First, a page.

For the author of this brief tribute she was a friend, trusted colleague, and patient mentor. During the 1980s, students in Professor George Flynn's feared historical methods class spent countless hours in the library tracking every type of historical resource, from government documents to microform histories. There was no accessible Internet then, only wooden card catalogues, and the beginnings of a mysterious computerized database. In those days, before technology, highly competent personnel were ensconced at a reference station near the book return area. It took only one request there to discover that Sandy River was a gifted, clever, and determined reference librarian. Anytime classmates had trouble excavating an obscure resource, Sandy was ever ready to assist. When desperate, one prayed that she would be on duty. Numerous "professional" historians now recall following Sandy's energetic form darting here and there through the stacks in search of some elusive tract. She never wavered until an item was found. Over the years many administrators, faculty, staff, and students experienced the same professionalism, intellectual passion, and tenaciousness while working with Sandy. One moment she was helping a student, the next assisting the provost in updating the university operating procedures, always she provided thoughtful and respected leadership in the libraries and the senate, and constantly, quietly, she inspired all in her determination to beat the specter of cancer. Then—in an instant—she vanished, leaving a void of talent and selflessness, which those who knew, respected, admired, and loved her, will miss forever.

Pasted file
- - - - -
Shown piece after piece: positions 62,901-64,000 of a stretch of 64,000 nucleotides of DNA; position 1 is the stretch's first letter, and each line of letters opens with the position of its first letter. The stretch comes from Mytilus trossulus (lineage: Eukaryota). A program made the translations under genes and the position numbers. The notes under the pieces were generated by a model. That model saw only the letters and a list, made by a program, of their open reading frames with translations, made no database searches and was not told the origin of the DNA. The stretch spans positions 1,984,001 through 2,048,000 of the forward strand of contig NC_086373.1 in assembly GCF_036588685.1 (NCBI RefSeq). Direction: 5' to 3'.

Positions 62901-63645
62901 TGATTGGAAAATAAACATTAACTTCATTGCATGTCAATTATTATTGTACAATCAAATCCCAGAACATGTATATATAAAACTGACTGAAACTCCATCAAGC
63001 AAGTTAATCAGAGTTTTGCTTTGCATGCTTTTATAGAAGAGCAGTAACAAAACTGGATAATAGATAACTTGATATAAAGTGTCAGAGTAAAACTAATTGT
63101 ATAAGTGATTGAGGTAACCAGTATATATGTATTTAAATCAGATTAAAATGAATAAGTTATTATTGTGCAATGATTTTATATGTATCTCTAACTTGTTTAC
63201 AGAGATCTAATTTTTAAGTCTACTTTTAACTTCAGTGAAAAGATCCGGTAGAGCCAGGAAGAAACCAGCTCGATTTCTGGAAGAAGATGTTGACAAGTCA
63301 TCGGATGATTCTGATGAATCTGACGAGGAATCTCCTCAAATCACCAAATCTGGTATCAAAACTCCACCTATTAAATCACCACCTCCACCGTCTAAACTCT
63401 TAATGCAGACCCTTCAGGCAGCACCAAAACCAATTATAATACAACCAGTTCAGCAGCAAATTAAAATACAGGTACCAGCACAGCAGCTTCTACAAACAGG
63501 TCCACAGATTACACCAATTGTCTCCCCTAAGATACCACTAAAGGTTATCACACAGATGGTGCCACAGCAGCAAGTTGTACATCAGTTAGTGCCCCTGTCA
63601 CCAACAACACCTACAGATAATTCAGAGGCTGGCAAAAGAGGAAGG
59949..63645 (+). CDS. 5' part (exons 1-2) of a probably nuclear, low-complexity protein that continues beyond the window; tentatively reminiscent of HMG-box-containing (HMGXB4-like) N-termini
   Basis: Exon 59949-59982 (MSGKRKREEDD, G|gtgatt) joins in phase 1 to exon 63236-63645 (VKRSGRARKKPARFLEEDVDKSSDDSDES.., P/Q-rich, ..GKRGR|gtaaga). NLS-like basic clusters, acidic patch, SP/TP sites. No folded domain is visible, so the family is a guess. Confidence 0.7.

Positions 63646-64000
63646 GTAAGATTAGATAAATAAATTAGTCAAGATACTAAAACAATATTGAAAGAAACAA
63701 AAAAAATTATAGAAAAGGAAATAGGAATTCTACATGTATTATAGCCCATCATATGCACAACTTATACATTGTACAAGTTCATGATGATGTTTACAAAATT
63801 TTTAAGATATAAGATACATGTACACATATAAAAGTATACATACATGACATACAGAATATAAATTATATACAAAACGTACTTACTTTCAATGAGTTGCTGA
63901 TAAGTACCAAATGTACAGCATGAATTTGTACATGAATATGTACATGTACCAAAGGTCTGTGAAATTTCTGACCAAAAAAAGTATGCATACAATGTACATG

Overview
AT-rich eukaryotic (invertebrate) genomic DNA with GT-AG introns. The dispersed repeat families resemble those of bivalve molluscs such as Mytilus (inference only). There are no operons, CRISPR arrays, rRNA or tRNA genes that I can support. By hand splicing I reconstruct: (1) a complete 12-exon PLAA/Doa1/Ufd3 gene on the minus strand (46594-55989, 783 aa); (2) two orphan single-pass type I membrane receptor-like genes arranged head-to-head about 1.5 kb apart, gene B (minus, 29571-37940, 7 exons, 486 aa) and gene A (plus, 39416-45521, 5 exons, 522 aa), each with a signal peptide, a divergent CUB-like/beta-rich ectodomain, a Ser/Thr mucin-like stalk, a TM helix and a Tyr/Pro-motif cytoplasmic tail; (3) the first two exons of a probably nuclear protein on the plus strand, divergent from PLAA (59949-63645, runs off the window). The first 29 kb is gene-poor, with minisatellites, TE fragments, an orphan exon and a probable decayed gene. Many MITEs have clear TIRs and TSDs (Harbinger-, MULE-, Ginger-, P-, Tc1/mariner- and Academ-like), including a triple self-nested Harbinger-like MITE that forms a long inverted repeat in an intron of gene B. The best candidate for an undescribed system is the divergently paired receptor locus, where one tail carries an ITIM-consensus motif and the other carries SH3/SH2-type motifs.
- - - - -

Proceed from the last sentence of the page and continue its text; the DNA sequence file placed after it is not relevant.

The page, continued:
From Librarian Susie Sappington

Sandy and I were friends for almost thirty-five years. During the last twenty of those years she sent me a handwritten letter every week. Even with the advent of email she insisted that we continue to write, because email is no substitute for a letter. My friend stood by her principles, and as a result, I have a treasure box filled with her letters.